FEATURE | #ChooseCardiology: Ki Park, MD, MS

FEATURE | In this edition of the ACC WIC Section's #ChooseCardiology series, Ki Park, MD, MS, shares why she would choose a career in cardiology again.

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Why did you choose cardiology?

I was originally drawn to the field of cardiology due to experience with family members dealing with heart disease. However, I became really intrigued with the idea of becoming a cardiologist when I went through cardiovascular physiology in medical school. Learning about hemodynamics and the vascular system in the body was fascinating, and the fact that one could directly auscultate the heart and make diagnoses based on this direct "interaction" was eye-opening.

As I progressed throughout medical school and residency, my interest in cardiology continued to blossom. I loved the variety of care that encompassed this field, where one could go from managing critically ill patients in the hospital to seeing patients without heart disease to work on risk factor modification in the clinic setting. It was also during this time that I began to enjoy performing procedures. I loved this type of work so much that I even opted to exchange inpatient ward rotations for intensive care rotations. I enjoyed the overnight on call work and this gave me more opportunities to do procedures!

This article is part of the
ACC WIC Section's #ChooseCardiology series, where women in residency, fellowship and early career are encouraged to share why
they would choose
cardiology again.

What do you like best about cardiology?

I enjoy the variety of patients that we see in cardiology. From the inpatient to outpatient settings, the cath lab to the clinic and across the age spectrum, there is such a breadth of conditions to assess and manage that one's practice never becomes tiring. I also appreciate the never-ending changes in evidence-based medicine and need for constant academic inquiry to stay current on the latest literature and guidelines. There is constant ongoing research into new therapies and standards of care, and while keeping up with the evolution in cardiology practice is demanding, it is also highly appealing and mentally challenging.

Who has been a role model or mentor for you?

As a female fellow wanting to pursue interventional cardiology, I was fortunate to have had two female interventional attendings at my institution, which is rare in a field where so few women practice. During fellowship, I also had the privilege to train under Anthony A. Bavry, MD, MPH, FACC, whom I am now fortunate to have had as a colleague in the cath lab for many years. Bavry has not only guided my procedural career but has also served as a sponsor in my academic career, promoting my interests in research and quality initiatives specifically within the Veterans Affairs system.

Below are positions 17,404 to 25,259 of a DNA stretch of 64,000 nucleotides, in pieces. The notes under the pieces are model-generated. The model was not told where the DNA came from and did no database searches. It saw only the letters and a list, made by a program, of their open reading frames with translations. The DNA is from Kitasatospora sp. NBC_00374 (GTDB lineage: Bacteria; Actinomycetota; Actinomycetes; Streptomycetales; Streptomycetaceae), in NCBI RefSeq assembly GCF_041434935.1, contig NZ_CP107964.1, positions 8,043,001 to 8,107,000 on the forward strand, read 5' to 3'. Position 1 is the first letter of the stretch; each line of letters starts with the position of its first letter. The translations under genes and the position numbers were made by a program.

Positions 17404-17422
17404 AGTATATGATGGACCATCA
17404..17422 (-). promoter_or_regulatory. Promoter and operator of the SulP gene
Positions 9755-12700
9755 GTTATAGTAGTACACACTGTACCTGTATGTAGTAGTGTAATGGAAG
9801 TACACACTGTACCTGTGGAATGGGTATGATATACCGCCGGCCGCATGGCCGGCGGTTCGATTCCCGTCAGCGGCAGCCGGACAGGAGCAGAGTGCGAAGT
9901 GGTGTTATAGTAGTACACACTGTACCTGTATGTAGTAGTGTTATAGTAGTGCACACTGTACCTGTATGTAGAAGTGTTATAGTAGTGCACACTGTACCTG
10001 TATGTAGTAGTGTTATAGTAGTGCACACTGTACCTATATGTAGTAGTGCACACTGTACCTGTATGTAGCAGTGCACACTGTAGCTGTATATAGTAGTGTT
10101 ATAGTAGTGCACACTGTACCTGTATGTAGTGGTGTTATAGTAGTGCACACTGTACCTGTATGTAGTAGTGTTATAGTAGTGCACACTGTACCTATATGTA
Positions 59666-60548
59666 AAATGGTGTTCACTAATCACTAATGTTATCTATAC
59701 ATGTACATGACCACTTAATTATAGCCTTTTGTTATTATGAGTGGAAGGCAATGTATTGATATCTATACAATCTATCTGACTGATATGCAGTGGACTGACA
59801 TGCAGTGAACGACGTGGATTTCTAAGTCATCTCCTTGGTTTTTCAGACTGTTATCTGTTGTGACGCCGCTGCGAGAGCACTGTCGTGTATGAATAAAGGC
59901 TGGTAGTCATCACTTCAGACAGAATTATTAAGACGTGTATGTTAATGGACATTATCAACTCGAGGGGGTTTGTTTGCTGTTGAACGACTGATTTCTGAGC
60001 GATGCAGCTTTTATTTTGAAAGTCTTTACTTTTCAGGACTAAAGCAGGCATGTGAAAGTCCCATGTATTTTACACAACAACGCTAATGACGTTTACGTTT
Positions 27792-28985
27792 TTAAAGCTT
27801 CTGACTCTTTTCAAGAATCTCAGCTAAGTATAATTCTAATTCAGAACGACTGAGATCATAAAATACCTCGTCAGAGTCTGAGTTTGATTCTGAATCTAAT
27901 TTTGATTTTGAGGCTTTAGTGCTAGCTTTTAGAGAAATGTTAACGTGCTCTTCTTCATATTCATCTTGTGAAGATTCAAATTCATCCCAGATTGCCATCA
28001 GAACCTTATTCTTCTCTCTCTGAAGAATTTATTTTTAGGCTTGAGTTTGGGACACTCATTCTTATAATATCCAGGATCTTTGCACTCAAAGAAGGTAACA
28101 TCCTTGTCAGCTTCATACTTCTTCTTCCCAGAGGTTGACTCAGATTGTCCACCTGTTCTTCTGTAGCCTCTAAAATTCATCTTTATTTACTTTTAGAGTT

Why did you chose this area of cardiology?

I chose interventional cardiology because I truly enjoyed doing procedures during both residency and fellowship. During general fellowship, I knew that interventional cardiology was my path when I experienced "withdrawal" at the end my cath rotation. The environment within the cath lab still never fails to excite me, and I appreciate the feeling of instant gratification that comes with opening a complete coronary occlusion during STEMI or performing a TAVR. I also enjoy the dynamic that comes into play when talking with patients and their families about what options are available and discussing that just because something can be fixed does not mean an intervention is the right answer. Being in an academic institution, I also am fortunate to be able to teach fellows in the cath lab.

What advice would you give women considering cardiology?

Interventional cardiology is a challenging field in many ways, particularly for women who often find integrating career and family challenging. I am keen to this challenge as I have experienced a pregnancy complication during my interventional training year. However, it is ultimately the passion that drives those of us who choose to enter into this subspecialty. In the modern era, it is important to realize that women do not have to "do it all" when it comes to either work or life. There are times in life when career may predominate over family, and vice versa. Realizing the challenges upfront can help build management skills to better integrate work and life, with passion guiding the path between these two areas.

Would you choose cardiology again?

I would absolutely, 100 percent choose cardiology again. By no means is choosing cardiology an easy path – the training is long, work hours are not regular and there are many demands on your personal life. However, it is an absolute privilege to be able to be entrusted with the care of someone's heart. This is particularly true in the field of interventional cardiology where the physical demands along with erratic work schedules are present. However, the satisfaction of saving someone's life is unparalleled and worth every moment of the hard path into this field.

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This article was authored by Ki Park, MD, MS, assistant professor of medicine at the University of Florida in Gainesville, FL.